HomeResourcesAPRA’s Insurance Changes: Everything You Need To Know
APRA's Insurance Changes: Everything You Need To Know
10th May 2021
In recent weeks, we’ve received a number of enquiries from members of the My Wealth Solutions community about correspondence you may have received from your insurance provider about recent changes that have been implemented.
This correspondence, and the changes they detail, are the result of recommendations made by APRA (the Australian Prudential Regulatory Authority) designed to correct the currently unsustainable nature of the insurance industry as a whole. While APRA’s recommendation have had a ripple effect across the entire insurance industry, the government authority has specifically cracked down on income protection policies.
As your team of financial experts, we thought we would break down exactly what APRA’s recommend changes are to the income protection industry and how they may impact on you.
This guide to the 2021 income protection insurance changes covers:
Since its beginnings in Australia over 30 years ago, the income protection industry has grown into a multi-billion dollar generating sector. However, due to the competitive nature of the industry, in recent years the features and benefits of income protection policies have grown to the point where the claims paid out are consistently exceeding the premiums received.
In fact, APRA announced that the income protection departments of Australian Life Insurers have lost approximately 4.3 billion dollars over the last 5 years – making the industry consistently unsustainable.
As a result, APRA has stepped in in an attempt to regulate the market and help it become sustainable into the future. However, the measures that APRA has chosen to implement may have negative consequences for you if you currently have an income protection policy or intend to take one out in the future.
While some changes have already been put into effect, such as the discontinuing of agreed value income protection policies on the 31st of March, another round of changes is due to be implemented on July 1st 2021 with all changes to be finalised by October 1st 2021.
But what exactly are APRA’s changes to income protection policies and how may they affect you?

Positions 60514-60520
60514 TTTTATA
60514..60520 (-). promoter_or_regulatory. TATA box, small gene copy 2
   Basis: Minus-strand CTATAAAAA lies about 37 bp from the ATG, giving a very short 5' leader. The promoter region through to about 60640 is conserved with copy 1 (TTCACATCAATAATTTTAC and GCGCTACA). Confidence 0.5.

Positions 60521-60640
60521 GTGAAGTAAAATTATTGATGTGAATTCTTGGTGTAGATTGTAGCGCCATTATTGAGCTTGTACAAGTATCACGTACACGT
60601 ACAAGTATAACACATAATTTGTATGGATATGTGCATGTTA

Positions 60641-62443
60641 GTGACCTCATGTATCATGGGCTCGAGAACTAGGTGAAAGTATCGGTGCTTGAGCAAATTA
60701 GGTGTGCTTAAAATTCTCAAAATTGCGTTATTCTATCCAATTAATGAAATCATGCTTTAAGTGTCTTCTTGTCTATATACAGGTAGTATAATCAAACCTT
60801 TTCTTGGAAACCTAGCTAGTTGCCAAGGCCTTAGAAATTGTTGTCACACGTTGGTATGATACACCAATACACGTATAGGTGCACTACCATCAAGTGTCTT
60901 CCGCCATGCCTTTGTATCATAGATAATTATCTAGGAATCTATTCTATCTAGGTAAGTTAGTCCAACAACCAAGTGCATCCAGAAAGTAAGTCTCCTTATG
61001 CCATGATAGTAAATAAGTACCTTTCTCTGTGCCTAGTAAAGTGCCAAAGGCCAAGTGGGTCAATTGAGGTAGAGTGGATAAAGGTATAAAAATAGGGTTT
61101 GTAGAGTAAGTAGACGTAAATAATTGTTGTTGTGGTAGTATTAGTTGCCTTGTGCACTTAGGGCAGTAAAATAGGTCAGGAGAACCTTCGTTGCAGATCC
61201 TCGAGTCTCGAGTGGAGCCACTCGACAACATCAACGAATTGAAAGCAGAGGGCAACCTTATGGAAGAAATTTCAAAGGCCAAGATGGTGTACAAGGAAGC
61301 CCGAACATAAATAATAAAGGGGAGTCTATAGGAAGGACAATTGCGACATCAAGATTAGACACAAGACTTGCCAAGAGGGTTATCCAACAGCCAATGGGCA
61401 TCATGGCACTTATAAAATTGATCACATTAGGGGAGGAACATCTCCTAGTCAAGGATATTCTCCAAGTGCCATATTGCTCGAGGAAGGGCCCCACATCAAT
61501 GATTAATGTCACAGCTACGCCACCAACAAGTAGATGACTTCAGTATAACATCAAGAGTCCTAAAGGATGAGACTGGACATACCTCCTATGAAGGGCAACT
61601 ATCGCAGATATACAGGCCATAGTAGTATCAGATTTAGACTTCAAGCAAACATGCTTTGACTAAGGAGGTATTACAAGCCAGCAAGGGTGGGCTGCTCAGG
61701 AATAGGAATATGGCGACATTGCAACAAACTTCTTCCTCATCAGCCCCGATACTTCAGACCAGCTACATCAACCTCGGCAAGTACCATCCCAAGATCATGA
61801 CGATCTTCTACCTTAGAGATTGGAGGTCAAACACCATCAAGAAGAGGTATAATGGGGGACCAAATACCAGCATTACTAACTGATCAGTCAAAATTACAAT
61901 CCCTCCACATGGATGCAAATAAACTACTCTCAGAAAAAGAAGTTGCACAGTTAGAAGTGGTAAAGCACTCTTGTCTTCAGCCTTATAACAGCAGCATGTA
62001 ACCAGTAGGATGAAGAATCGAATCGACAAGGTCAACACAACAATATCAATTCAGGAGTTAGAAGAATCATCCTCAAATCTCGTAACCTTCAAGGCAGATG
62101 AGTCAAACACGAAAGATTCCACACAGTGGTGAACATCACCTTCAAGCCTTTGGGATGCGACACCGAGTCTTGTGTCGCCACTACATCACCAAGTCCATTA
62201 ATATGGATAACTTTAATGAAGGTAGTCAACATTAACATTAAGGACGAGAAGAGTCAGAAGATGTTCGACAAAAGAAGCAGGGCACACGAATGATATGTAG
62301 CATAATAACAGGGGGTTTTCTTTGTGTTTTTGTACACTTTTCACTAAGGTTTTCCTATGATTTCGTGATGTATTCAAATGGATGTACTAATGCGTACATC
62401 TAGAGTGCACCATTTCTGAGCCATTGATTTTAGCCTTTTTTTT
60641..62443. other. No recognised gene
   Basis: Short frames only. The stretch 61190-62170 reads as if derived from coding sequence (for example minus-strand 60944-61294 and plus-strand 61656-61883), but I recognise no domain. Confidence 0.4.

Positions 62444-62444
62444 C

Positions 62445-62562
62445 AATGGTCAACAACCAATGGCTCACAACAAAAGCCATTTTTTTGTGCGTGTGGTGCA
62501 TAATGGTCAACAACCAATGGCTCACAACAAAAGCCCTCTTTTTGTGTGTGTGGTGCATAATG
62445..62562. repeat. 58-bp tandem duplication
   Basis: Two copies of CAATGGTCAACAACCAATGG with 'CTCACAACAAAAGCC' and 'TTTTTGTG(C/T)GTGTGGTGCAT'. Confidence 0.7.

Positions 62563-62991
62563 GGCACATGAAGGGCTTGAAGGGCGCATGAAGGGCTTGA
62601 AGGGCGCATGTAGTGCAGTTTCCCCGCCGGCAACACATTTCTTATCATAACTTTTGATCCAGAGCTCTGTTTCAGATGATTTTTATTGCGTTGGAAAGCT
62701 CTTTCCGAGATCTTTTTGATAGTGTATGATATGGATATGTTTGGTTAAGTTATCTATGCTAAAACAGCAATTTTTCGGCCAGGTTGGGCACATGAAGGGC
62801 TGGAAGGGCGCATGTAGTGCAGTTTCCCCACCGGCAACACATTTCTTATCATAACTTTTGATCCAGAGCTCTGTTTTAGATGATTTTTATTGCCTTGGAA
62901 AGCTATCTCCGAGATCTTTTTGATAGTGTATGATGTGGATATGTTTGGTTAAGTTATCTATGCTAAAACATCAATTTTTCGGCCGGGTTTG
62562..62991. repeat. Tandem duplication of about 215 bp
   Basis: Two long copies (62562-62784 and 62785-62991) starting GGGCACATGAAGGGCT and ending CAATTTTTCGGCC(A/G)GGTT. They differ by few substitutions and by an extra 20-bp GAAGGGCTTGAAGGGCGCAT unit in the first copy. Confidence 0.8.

Keep reading for our breakdown of the changes, both proposed and implemented.
Or, if you’d like advice regarding these changes in relation to your own particular financial circumstance, please don’t hesitate to contact us and a member of our financial advice team will be happy to help.
While there are number of changes that may have not yet been implemented when it comes to income protection policies, it is not a stretch to say that by October 1st 2021 life insurers in Australia will be offering significantly less generous income protection policies to consumers.
The key changes that APRA has recommended be put into effect include:
The discontinuing of agreed value policies
We touched on it before, but this is one of the biggest changes that APRA has made to the insurance industry.
Previously, income protection policyholders were able to lock away an agreed value of the monthly benefit paid at the signing of the policy. This was extremely beneficial to those who were self-employed or worked as freelancers, as if the policyholders’ income changed down the track they would still receive the agreed amount even though their income may have decreased.
As of the 31st March 2021, the monthly benefit of the insurance policy will be based on the policyholder’s actual income at the time they make a claim, or the best year of earnings in any three years prior for some insurers, as an agreed value is no longer available.
Changing the renewable period to a maximum of 5 years
Prior to APRA’s changes, many income protection policies offered a guaranteed renewal for life. From October 1st 2021, income protection policies can only be held for a maximum of 5 years. After this 5 year period is up, a new policy must be entered into that reflects the current markets terms and conditions.